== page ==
But before artificial reverberation was developed, the pipe organ people launched an attack against their new competition. In 1935 the advertising department had issued some publicity which made over-enthusiastic claims, to the effect that the new organ could duplicate all tone colors and harmonics an expensive pipe organ would use. Now this, of course, was an exaggeration, because, as we have seen, Hammond had found that it wasnt practicable to include all the upper harmonics in his synthesized tones. This bit of puffing was never republished, but it was to cause embarrassment later. The cheapest pipe organ cost at least $4,000; the new Hammond organ went for only $1,250., and was selling like hot cakes, while sales of pipe organs were still faltering in the Depression doldrums. The new competition hurt, and the pipe organ champions seized upon the 1935 exaggerated claims as evidence of unfair competition.

"While the Hammond organ is played like a pipe organ, it is not made in imitation of one; it is a new musical instrument with a voice of its own.", Hammond had announced when the electric organ was produced. Many claimed that this "voice of its own" was recognizable on the sounding of the first note. Purists asserted that the Hammond wasn't an organ at all, and shouldn't be called one. Finally the protagonists for the pipe organs succeeded in persuading the Federal Trade Commission that the Hammond Clock Company was guilty of unfair trade practices.

As the Hammond Company refused to stop calling its new product an organ, the FTC attempted to prove its charges in a series of hearings and force the Company into line. An English music editor wrote that Hammond's replies on the stand seemed more like the address of a lecturer to University students than the answers of a manufacturer or inventor. Hammond suggested a rather unique test, which the Commission proceeded to carry through. A Hammond organ and tone cabinets worth $2,640 altogether were temporarily installed in the University of Chicago Chapel, which had a $75,000 Skinner pipe organ, one of the finest pipe organs in the Middle West. The Hammond tone cabinets were concealed among the organ pipes. A "jury" was brought together to find out whether it was so easy to distinguish the voice of a Hammond from the voice of an expensive pipe organ. Nine eminent Chicago musicians, most of them organists, who were subpoenaed by the Commission for the occasion, formed one part of the jury. Fifteen university students, who had volunteeered, formed the other part. The Federal Trade Commission and lawyers were there too, of course.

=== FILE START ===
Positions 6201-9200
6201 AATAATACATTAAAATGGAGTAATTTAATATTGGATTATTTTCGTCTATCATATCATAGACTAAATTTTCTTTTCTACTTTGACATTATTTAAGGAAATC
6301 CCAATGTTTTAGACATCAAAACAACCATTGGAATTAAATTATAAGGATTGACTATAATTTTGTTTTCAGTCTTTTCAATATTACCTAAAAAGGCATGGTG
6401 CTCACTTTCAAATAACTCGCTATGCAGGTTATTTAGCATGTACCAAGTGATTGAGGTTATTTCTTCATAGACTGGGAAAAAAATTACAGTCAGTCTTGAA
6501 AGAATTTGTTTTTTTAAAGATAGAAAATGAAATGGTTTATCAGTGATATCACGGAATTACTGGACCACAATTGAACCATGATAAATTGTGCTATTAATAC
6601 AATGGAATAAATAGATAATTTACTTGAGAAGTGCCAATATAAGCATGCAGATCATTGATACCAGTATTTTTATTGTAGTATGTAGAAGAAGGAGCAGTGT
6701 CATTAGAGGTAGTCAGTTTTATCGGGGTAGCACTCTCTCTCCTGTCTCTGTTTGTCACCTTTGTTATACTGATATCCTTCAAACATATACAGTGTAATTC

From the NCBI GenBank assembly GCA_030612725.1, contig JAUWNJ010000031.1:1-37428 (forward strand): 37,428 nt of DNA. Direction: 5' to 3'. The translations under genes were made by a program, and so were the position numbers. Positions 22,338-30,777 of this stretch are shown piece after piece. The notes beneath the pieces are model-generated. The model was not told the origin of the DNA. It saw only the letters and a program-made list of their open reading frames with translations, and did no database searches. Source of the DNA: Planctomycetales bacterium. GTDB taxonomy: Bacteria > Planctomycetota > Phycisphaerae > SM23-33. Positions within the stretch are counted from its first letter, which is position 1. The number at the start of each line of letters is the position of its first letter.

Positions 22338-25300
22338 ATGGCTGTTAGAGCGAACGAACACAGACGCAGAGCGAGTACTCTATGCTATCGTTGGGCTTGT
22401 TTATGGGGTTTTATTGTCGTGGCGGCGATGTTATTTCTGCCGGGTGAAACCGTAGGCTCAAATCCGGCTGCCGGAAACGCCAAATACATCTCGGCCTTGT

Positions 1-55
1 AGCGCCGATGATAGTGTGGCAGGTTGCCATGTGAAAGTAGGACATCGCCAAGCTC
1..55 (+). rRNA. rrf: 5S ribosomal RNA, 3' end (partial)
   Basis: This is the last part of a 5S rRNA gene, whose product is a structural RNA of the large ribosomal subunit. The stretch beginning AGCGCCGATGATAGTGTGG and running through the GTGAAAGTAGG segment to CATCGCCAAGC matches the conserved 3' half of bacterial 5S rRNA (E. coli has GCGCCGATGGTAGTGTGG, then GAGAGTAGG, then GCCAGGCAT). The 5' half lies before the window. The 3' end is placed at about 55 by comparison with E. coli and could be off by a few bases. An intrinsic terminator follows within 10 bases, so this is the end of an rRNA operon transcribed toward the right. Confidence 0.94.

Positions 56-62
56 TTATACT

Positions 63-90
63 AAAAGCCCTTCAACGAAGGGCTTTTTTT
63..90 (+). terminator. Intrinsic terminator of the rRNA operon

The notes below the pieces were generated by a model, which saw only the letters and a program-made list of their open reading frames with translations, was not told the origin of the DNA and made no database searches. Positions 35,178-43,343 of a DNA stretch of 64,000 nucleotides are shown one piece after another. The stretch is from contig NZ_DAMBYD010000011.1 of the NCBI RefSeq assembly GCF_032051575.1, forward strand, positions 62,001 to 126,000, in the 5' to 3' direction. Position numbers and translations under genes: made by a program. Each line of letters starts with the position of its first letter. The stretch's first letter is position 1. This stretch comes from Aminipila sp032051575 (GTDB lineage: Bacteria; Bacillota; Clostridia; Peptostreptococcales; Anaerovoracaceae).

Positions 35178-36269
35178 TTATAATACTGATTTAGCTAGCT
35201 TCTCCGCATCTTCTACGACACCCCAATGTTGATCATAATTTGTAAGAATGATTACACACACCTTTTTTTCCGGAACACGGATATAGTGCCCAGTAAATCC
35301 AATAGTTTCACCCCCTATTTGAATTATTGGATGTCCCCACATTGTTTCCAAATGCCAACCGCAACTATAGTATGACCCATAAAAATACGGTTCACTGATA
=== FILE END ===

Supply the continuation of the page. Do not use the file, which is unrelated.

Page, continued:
The two organ consoles were hidden from the jury by screens. Of thirty short selections of organ music by Bach, Cesar Frank, Guilmant, Widor, and others, half were played on the Skinner organ, and half on the Hammond, but the members of the jury couldn't see which was being played; they wrote down on a card which one they thought was producing the music each time.

As the majestic chords of "Jesu, Joy of Man's Desiring" rolled through the Chapel, someone whispered to Hammond, "Aren't you nervous?"
"Not as nervous as the experts," he answered.

After the classical selections, sets of harmonics labelled "Jack" or "Jill" were played and again the jury tried to figure out and record which organ was playing.

When it was all over and the tallies were tabulated, it turned out that the university students had been right exactly half the time and wrong exactly half the time. The experts did somewhat better- yet their guesses were wrong anywhere from 10% to 90% of the time! This was pretty overwhelming evidence that in the hands of a conventional organ player, the Hammond could sound very much like the one with pipes - despite the way it sounded in Milt Herth's broadcasts!